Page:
Agriculture, Food and Beverage

Here's how attitudes to vegetarianism are changing around the world

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Vegetarianism is increasing slowly in Europe and the United States. Image: Unsplash/Jacopo Maia

Katharina Buchholz
Data Journalist, Statista
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Agriculture, Food and Beverage

This article is part of: Centre for Nature and Climate
  • Vegetarianism is increasing slowly in several developed economies around the world, such as Europe and the United States.
  • But it is declining in large emerging economies such as India, where traditional diets are becoming less popular.
  • Vegetarian diets can have a profound influence on health and carbon footprints.

Whether vegetarianism is pursued with the aim of protecting animals, preserving environmental resources, leading a healthier life or because of cultural traditions, the practice can have a profound influence on health and carbon footprints.

While vegetarianism is expanding slowly in several countries around the world, for example in Europe or the United States, large emerging economies are doing it the other way around. Here, vegetarianism is in decline – for example in India, where traditional vegetarian diets are increasingly swapped for an omnivore approach to eating. While in 2018/19 around a third of urban Indians said they were vegetarians, this decreased to approximately one quarter by 2021/22. This is according to the Statista Global Consumer Survey.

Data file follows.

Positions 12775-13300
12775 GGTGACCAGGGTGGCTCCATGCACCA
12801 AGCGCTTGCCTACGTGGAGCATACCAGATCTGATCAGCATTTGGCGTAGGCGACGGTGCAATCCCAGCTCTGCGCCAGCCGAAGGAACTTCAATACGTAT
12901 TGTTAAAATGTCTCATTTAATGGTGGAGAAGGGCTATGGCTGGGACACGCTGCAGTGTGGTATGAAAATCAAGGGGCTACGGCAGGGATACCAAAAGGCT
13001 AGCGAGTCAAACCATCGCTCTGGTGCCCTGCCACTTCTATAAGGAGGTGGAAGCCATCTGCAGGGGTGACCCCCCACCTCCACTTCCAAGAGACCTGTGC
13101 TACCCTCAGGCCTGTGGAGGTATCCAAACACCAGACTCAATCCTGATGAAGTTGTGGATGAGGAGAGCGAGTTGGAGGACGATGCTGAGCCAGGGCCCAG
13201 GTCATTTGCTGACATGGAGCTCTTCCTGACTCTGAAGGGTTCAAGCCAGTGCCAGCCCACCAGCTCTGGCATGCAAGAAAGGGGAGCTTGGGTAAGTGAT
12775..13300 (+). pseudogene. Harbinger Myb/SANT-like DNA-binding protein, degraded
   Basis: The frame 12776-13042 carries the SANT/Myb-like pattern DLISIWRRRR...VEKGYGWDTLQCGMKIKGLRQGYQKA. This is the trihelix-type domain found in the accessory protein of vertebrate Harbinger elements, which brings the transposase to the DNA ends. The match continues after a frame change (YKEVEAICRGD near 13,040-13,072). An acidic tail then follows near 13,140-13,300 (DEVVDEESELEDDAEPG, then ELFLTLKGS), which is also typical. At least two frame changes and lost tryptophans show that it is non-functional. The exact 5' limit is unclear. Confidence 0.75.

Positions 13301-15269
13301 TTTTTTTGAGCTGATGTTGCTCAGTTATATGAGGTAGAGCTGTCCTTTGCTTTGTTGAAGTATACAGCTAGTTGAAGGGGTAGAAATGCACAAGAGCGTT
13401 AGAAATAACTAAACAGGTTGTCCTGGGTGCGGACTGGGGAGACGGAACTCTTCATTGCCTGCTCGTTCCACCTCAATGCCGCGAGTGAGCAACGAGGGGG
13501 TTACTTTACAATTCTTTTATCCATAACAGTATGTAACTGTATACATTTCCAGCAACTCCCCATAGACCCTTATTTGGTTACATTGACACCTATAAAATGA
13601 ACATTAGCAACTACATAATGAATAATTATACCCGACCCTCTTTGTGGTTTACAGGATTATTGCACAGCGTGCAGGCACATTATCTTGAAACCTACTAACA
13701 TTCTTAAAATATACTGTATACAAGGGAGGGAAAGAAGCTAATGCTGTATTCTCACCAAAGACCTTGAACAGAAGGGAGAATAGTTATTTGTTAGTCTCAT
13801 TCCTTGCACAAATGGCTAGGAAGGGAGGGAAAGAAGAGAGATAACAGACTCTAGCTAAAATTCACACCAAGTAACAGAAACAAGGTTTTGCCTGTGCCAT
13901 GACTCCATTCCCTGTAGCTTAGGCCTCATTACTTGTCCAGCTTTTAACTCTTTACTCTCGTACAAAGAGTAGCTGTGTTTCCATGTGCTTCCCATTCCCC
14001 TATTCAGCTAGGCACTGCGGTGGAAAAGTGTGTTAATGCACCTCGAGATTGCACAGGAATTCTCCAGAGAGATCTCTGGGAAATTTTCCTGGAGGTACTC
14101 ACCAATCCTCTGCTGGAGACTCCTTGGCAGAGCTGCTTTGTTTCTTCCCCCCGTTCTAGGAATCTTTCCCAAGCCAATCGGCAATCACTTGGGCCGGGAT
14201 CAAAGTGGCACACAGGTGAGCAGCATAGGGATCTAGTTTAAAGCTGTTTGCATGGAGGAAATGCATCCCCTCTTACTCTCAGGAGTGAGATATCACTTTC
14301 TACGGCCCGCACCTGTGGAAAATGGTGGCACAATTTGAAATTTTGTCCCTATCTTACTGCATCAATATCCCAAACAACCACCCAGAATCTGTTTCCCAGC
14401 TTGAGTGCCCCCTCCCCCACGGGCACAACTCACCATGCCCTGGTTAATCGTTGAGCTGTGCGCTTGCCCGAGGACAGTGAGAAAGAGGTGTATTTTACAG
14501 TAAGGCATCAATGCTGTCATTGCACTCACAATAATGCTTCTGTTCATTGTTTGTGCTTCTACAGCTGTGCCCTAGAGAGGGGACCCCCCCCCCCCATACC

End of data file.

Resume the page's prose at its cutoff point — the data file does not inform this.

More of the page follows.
Vegetarian diets have become more popular in the last three years overall, but some countries are more steadfast than others in their love for meat. In Mexico and Spain, the rate of vegetarians hovered below 3 percent most recently. The same is true for South Korea, even though here, the rate vegetarians rose from an extremely low 0.9 percent in 2018/19.

A graph showing the rise or fall in vegetarianism.
In Mexico and Spain, the rate of vegetarians hovered below 3% most recently. Image: Statista.

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